Fall 2021

21L.004 Reading Poetry: L1 Noel Jackson MW 11:00-12:30p 2-103

Prereq: none
3-0-9 HASS-H, CI-H
Topics: Improves Close Reading, Improves Oral Communication, Is Writing-Intensive

An introduction to poetry in English, chiefly by British and American poets, spanning more than 400 years of literary history. The aim is to demystify “great” poetry and to analyze it collaboratively for insight and pleasure. We will explore Renaissance, eighteenth-century, Romantic, and modernist poetry in some detail. Though the organization of the subject is mostly chronological, our focus will be less on names and dates. We will cultivate skills in careful reading and effective writing. Poets to be read may include William Shakespeare, Sir Philip Sidney, William Wordsworth, John Keats, Emily Dickinson, Robert Frost, T.S. Eliot, and Elizabeth Bishop.

21L.004 Reading Poetry: L2 Mary C. Fuller TR 7:00-8:30p 2-103

Prereq: none
3-0-9 HASS-H, CI-H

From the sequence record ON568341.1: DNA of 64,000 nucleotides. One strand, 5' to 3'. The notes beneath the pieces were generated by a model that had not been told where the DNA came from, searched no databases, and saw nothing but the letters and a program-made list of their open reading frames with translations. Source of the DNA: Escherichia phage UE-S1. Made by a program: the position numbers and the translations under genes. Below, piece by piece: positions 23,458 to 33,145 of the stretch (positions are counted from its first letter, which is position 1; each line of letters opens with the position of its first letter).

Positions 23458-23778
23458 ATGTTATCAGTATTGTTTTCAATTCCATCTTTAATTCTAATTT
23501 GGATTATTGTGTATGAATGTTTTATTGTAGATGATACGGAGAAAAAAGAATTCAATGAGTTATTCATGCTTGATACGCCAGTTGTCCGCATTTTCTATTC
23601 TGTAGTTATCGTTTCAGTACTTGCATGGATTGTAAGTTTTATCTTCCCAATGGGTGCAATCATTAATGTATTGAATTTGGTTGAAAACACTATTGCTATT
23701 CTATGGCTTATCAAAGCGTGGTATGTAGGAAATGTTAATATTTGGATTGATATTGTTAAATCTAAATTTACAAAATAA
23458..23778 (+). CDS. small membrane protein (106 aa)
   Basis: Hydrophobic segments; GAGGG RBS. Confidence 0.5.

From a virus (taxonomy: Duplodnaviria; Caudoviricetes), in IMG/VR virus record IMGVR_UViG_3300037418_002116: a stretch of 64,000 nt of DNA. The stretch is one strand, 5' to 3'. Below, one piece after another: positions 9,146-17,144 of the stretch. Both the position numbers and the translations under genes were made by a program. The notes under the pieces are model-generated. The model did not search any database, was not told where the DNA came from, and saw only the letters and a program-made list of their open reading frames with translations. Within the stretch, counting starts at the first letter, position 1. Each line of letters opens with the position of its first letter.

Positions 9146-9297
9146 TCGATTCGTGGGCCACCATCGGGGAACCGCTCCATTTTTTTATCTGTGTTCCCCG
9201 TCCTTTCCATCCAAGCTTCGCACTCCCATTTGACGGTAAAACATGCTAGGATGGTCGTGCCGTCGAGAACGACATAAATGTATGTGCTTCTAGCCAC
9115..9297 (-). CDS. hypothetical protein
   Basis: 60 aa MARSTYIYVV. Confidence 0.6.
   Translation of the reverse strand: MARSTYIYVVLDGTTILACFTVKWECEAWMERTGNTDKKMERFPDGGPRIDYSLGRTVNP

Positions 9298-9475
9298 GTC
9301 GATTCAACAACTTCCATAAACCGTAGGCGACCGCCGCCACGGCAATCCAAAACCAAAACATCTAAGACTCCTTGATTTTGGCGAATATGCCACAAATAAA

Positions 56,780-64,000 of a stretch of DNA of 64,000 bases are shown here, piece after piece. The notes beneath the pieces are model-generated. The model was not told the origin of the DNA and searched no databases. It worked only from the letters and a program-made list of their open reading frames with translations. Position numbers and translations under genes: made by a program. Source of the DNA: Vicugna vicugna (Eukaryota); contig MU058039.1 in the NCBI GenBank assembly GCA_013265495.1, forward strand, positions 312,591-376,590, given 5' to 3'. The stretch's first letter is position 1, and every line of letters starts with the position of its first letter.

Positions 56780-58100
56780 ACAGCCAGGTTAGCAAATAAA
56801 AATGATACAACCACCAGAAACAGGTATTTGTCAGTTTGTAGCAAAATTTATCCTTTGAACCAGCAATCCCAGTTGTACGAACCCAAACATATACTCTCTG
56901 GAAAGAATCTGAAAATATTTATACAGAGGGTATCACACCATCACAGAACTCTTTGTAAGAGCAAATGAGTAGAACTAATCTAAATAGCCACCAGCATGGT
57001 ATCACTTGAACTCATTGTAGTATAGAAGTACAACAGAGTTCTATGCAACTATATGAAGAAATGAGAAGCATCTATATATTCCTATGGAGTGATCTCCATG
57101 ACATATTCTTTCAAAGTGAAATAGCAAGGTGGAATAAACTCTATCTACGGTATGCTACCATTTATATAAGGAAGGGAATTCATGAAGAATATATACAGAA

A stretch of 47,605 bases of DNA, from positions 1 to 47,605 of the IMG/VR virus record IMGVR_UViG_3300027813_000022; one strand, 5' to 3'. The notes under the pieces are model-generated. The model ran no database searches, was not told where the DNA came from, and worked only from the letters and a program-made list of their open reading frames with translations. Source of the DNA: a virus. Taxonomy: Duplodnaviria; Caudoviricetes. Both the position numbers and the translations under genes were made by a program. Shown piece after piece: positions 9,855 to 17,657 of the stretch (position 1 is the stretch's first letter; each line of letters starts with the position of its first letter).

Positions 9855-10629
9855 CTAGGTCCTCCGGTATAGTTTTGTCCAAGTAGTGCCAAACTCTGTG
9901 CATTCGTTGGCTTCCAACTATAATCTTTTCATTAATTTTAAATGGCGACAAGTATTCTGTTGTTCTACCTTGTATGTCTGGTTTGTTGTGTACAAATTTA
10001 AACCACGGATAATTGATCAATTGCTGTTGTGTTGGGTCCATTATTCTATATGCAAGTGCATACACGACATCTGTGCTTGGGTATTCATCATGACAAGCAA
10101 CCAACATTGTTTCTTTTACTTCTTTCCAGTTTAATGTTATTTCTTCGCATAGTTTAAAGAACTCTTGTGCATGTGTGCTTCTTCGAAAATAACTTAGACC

Topics: Improves Close Reading, Improves Oral Communication, Is Writing-Intensive, Thinks about Race or Class

How do you read a poem?  Many people find poetry “difficult” – sometimes pleasurably and sometimes less so. But within that category of the difficult resides much that is of use and of value to us as readers and human beings.  Among the goals of the class we will be developing and practicing some of the skills, habits, and knowledge to approach poetic texts – difficult or otherwise – so that you can judge for yourselves what they mean for you.  We’ll take a close look at the nature of evidence that can be used for thinking and talking about poetry:  the formal properties of poetic language as well the use of context. We’ll read a wide variety of poetry from 1900 through the present, with some glances further back, and we will explore a variety of tools and approaches, from the old (memorization, listening, and reading out loud) to the new (digitally enabled visualization and annotation).  Most of our reading will be in modern English, so that we can focus on how poets work with its particular properties and affordances, but any knowledge of other languages can be a valuable resource to contribute to our discussion. The last two weeks of the semester will focus on readings chosen and presented by the class.